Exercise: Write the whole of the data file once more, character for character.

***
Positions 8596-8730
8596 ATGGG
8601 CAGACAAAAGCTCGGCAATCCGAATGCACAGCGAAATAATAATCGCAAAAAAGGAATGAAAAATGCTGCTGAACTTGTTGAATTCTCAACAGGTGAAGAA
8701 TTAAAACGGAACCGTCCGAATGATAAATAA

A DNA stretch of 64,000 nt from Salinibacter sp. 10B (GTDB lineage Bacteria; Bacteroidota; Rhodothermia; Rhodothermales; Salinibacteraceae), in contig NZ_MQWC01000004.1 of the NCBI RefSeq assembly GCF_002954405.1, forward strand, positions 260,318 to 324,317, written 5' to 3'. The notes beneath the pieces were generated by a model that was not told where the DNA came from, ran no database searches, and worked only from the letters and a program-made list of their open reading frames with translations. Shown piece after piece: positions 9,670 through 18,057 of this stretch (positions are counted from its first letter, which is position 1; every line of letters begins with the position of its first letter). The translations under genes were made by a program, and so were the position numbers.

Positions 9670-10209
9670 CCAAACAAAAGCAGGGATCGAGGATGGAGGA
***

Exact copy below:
Positions 8596-8730
8596 ATGGG
8601 CAGACAAAAGCTCGGCAATCCGAATGCACAGCGAAATAATAATCGCAAAAAAGGAATGAAAAATGCTGCTGAACTTGTTGAATTCTCAACAGGTGAAGAA
8701 TTAAAACGGAACCGTCCGAATGATAAATAA

A DNA stretch of 64,000 nt from Salinibacter sp. 10B (GTDB lineage Bacteria; Bacteroidota; Rhodothermia; Rhodothermales; Salinibacteraceae), in contig NZ_MQWC01000004.1 of the NCBI RefSeq assembly GCF_002954405.1, forward strand, positions 260,318 to 324,317, written 5' to 3'. The notes beneath the pieces were generated by a model that was not told where the DNA came from, ran no database searches, and worked only from the letters and a program-made list of their open reading frames with translations. Shown piece after piece: positions 9,670 through 18,057 of this stretch (positions are counted from its first letter, which is position 1; every line of letters begins with the position of its first letter). The translations under genes were made by a program, and so were the position numbers.

Positions 9670-10209
9670 CCAAACAAAAGCAGGGATCGAGGATGGAGGA